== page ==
a. Pleasant "Warm-Weather Boom For
Every year the veranda is becoming
more and mere an integral part of the
house beautiful. It is no* longer
merely a shelter from the elements,
sparsely furnished with chairs, but ie
a living room and treated as such, and
is furnished with the same taste and
care that are bestowed upon the rest
of the rooms. Of course, it goea
without saying that both the textile
and furniture employed must be as far
as possible weather-proof, but this is
no handicap nowadays, as rugs and
materials that defy rain and snow are
to be had in the greatest variety-ex
cept directly on the seashore, where
the dampness and high winds make it
impossible. An outdoor room, netted
in so that the lights at night will not
attract troublesome insects, prettily
and comfortably furnished, should be
a part of every country hous?. Cur
tains made of colored awning cloth and
hung with small brass rings on a
slender galvanized iron rod, so that
they may easily be pushed forward
'and back, are both useful and pretty,
although some people prefer Vene
tian blinds or the rattan shades, which
now come for verandas of any width
desired. Hammocks, o? course, are
tho natural lounging places for a ver
anda room, but they are now made
^uch more elaborately than formerly,
with valances hanging on either side,
and'piled up with cushions of many
The accompanying sketch shows
one which filled a corner of the ver
anda of a seaside cottage last summer.
The shape is an irregular elongated
triangle, with two sides against the j
walls of the house, and consists of a
frame a foot high, on which is a mat
tress covered with India rubber oloth.
Over this is a buttoned covering c*
green denim, with, a flounce, and the .
drapery consists of an old sail and.a
fish-net, which is held up by a pair of
oars and a - crab-net, all of which
have been well-seasoned by wind*and
Tho Yoanjrest Captain.
CAPTAIN E. HOSS SMITH,
Of "Washington, Ind.
I volunteer arm). He is nineteen years
! of age, and a son of Captain S. M.
! Smith, a veteran of the Civil War.
' A Bich Vonni; Soldier. Shoeing Horses.
The fighting of those New York
swells near Santiago brings to mind
the case of a prominent young Cleve
lander, who at tho time the first
? call for men was made, came home to
join the cavalry troop of this city and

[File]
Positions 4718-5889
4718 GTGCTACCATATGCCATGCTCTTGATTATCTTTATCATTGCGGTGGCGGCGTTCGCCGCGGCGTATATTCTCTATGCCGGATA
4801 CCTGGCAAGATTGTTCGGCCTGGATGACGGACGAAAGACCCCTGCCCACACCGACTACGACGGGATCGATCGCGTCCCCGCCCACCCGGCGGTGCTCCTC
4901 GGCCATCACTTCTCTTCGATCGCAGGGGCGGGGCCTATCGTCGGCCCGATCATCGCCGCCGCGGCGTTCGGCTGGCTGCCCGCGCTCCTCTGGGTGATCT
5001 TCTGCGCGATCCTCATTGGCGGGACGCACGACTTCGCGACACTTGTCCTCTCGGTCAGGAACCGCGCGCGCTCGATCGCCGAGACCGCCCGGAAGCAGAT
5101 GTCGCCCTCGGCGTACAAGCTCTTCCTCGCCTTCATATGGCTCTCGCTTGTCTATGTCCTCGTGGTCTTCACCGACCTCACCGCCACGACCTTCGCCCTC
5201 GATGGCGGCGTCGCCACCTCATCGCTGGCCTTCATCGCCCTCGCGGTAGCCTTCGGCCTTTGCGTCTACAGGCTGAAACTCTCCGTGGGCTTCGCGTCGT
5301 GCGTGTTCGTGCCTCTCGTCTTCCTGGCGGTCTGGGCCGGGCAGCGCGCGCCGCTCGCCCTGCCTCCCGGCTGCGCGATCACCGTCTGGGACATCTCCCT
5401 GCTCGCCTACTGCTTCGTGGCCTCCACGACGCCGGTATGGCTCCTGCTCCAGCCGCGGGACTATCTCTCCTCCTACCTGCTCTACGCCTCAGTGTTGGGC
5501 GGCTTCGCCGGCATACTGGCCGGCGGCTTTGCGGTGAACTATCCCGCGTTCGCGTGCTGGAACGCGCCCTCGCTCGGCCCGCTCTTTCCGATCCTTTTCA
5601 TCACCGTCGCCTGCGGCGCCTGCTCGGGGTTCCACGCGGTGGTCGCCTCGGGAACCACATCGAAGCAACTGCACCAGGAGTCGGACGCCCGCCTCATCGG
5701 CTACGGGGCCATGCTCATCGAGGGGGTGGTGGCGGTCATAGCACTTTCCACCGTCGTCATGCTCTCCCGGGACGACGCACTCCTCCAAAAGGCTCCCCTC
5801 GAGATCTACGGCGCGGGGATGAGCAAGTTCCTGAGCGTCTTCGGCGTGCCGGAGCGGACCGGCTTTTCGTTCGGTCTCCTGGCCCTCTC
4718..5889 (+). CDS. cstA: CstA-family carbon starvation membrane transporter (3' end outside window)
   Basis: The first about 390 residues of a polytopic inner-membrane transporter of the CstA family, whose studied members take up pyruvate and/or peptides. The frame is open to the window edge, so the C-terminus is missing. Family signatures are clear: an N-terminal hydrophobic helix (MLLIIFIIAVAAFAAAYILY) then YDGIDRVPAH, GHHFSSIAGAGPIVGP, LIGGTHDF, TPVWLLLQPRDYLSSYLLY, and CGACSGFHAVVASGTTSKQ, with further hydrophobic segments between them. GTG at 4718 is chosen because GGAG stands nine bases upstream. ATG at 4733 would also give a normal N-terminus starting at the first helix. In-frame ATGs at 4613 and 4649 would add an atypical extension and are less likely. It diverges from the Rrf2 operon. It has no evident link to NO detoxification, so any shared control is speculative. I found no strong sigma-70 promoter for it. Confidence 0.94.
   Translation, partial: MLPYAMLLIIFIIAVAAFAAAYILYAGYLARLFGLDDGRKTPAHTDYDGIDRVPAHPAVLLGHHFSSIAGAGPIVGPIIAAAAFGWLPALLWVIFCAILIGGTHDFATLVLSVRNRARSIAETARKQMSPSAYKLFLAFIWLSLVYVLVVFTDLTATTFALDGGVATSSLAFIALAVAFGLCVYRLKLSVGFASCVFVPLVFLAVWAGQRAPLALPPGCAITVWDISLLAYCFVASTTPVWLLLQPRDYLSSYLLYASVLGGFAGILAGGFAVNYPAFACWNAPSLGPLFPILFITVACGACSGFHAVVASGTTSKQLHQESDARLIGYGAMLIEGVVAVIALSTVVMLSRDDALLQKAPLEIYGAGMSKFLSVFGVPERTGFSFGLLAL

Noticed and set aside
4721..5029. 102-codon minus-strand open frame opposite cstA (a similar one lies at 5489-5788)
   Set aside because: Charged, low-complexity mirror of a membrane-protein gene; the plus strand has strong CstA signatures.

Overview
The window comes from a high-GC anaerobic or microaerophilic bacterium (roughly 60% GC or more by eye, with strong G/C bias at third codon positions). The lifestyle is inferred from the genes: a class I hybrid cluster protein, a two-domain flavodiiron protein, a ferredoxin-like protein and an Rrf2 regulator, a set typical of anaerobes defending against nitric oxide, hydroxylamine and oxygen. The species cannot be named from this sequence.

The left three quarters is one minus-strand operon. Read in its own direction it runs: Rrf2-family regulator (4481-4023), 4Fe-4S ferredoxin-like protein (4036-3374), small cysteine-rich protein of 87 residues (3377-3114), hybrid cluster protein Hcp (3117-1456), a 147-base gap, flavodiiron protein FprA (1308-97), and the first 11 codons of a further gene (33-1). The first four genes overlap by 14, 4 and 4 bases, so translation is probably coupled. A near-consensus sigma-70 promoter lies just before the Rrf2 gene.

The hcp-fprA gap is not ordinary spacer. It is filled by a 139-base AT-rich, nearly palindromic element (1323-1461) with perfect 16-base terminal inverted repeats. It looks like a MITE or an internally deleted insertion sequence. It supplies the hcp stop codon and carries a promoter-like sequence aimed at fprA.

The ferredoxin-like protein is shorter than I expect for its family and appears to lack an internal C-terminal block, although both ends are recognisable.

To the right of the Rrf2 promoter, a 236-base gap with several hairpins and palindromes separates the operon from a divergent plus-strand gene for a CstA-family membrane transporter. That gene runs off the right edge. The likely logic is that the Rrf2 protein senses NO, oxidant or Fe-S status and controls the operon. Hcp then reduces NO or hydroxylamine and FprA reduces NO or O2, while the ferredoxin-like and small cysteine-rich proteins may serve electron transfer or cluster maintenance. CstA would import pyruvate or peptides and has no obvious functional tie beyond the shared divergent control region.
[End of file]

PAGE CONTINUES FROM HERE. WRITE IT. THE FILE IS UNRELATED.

go to war.
His parents are wealthy, and he has
always held a prominent position
i socially when at home, but when a
show of patriotism was called for he
was not the last to be heard from.
At school and college he went in for
! manual training, and learned black
I smithing. Now, what do you suppose
j he is doing at the present time? Wiri
I nihg glory on the field of battle? Gal
I loping over hills and through dales,
I bearing dispatches from one com
mander to another? No! He is shoe
: ing horses at Chickamauga! And he
i isn't complaining, either,
j "Somebody must do this," he writes,
I "and if I eau bo most useful to my
; country in this way, why I shall be
i satisfied. When I enlisted it was for
1 the purpose of doing my best to win
I glory for the ??tars and Stripes, in any
way that might be assigned to me.
But there are ' many more pleasant
things than working over an anvil in
this climate."-Cleveland Leader.
IScutcii at His Own Game.
Mr. Drake-"About this race of
ours; I'll f elect the course and you
select the time."
Mr. Drake (triumphantly)-"Then
we'll race across the river. I don't
think you'll cut muon of a figure with
me over that course."
Mr. Rooster-"Oh, I don't know.
I'll select December. I don't think
you'll cut much ice with me at that
COLUMBIA PUTS HER GLITTERING
Columbia puts ber glittering armor on!.
Not boasting In hor might
KM for mean conquest-not to make dis
Of her fine powers-not, by her proud
To threaten and affront the walting
Nor 11 mere savage lust for war's delight
Is her unsullied banner now unfurled;
u Bat to set right
The base and treacherous wrongs, too long
And that the world henceforth, shall be
Her children's blood may not be lightly
It is her blood that cries!
To armor, now, that cry, ber comely head
Is Alloted with steel-her lips, firm-pressed,
And from her leveled eyes,
- The dangerous light
Of battle plays beneath her pallid brow,
Like lightnings from a summer cloud at
As, with pained heart, fierce-swelling in
lier gleaming sword ls drawn, ,
To answer that cry now,.
Columbia puts her glittering armor on.
-Robert Burns Wilson, In Ainslee's Maga
PITH AND POINT.